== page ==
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The Alexandra of LycophronA Literary Study$
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Charles McNelis and Alexander Sens

Print publication date: 2016

Print ISBN-13: 9780199601899

Published to Oxford Scholarship Online: May 2016

DOI: 10.1093/acprof:oso/9780199601899.001.0001

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PRINTED FROM OXFORD SCHOLARSHIP ONLINE (oxford.universitypressscholarship.com). (c) Copyright Oxford University Press, 2021. All Rights Reserved. An individual user may print out a PDF of a single chapter of a monograph in OSO for personal use. date: 13 April 2021

The Best of the Achaeans Redefined

The Best of the Achaeans Redefined

Cassandra’s Achilles

(p.101) 5 The Best of the Achaeans Redefined
The Alexandra of Lycophron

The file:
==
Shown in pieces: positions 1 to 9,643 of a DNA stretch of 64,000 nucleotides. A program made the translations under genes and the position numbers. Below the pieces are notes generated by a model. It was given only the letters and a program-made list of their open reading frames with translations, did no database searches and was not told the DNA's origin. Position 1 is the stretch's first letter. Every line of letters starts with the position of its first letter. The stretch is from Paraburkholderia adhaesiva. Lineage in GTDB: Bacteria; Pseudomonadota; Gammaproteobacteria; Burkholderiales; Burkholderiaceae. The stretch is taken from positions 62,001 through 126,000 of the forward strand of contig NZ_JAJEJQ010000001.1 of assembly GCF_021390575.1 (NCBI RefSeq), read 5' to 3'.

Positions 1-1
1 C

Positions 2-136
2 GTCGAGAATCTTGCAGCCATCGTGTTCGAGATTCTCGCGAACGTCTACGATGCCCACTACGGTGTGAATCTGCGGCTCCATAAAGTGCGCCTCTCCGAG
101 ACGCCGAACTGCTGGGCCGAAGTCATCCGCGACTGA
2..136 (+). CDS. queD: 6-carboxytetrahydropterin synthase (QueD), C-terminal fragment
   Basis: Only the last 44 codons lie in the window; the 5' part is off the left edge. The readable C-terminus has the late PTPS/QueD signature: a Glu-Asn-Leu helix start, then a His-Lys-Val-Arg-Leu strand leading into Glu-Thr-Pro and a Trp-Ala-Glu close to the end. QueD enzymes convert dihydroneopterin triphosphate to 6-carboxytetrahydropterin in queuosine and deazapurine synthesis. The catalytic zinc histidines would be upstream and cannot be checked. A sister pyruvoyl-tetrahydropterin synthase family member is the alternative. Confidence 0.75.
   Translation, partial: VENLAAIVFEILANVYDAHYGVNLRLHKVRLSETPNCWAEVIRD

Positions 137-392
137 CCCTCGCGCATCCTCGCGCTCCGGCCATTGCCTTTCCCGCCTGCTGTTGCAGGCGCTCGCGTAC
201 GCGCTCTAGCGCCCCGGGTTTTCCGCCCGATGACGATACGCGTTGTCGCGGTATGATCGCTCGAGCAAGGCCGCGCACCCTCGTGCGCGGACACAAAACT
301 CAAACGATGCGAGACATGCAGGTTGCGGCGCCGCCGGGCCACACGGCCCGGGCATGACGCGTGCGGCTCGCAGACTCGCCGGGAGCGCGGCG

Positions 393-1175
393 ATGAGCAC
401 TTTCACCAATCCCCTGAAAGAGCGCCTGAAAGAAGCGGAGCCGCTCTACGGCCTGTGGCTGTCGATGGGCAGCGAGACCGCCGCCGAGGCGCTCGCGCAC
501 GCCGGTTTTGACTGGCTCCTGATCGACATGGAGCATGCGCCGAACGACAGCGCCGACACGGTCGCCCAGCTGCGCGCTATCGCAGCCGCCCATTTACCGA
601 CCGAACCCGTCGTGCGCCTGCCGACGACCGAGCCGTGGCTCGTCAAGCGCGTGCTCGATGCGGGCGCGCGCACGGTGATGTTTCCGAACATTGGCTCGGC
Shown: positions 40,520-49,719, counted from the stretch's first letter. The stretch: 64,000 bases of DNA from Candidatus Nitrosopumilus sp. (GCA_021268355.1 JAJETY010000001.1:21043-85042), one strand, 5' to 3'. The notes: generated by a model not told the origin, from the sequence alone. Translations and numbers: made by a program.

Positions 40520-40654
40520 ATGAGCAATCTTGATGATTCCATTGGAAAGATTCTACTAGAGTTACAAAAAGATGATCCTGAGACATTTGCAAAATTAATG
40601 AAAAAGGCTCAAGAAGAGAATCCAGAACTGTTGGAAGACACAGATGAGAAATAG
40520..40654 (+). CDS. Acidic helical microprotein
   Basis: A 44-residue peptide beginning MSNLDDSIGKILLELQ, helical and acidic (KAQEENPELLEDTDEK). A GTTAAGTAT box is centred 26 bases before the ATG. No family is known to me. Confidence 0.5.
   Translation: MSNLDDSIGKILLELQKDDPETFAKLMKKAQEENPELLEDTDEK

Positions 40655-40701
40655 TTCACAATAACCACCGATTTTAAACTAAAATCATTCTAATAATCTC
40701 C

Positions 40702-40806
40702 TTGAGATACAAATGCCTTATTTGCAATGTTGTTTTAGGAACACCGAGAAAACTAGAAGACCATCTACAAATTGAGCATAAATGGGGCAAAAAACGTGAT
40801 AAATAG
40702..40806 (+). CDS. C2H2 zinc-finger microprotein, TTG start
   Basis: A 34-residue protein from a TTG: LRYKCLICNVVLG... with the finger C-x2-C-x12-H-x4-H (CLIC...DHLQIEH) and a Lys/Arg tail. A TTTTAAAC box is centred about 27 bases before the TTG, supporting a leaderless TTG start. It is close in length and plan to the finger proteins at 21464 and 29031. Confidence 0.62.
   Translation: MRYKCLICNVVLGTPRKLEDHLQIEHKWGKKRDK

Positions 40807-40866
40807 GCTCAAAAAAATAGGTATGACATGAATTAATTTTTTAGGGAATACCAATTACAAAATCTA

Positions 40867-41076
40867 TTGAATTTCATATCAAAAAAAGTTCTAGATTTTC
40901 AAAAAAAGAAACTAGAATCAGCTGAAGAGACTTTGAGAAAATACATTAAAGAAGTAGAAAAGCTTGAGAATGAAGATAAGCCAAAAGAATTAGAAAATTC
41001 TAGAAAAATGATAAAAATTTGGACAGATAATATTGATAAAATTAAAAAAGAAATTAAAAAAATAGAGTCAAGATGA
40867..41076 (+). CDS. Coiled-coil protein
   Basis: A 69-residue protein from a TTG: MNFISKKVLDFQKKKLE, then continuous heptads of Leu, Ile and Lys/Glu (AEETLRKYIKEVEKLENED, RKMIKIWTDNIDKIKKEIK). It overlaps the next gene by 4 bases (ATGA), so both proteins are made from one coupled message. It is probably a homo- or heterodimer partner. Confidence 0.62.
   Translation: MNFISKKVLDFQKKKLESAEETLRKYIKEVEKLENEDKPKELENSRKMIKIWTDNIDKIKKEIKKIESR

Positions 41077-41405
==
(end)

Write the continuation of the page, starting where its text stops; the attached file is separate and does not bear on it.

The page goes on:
Charles McNelis

Alexander Sens

Oxford University Press

Throughout her prophecy, Cassandra pointedly denies glory, kleos, to Greeks at precisely those places in the narrative that correspond to moments in the literary tradition where they attain it, whereas she grants it to members of her own family, both near and extended, in terms that evoke antecedent treatment of Greek kleos. In this sense, the Alexandra comments, implicitly and tendentiously, on the power of the literary tradition, and especially epic, to compensate heroes for their suffering and death. This chapter explores Cassandra’s treatment of one of the most important heroes of the epic tradition, Achilles. Cassandra’s account subverts the epic treatment of that hero, casting him as effeminate and suggesting that he received no real compensation for his martial activities and early death.

Keywords:   Achilles, kleos, prophecy, literary tradition, epic, hero

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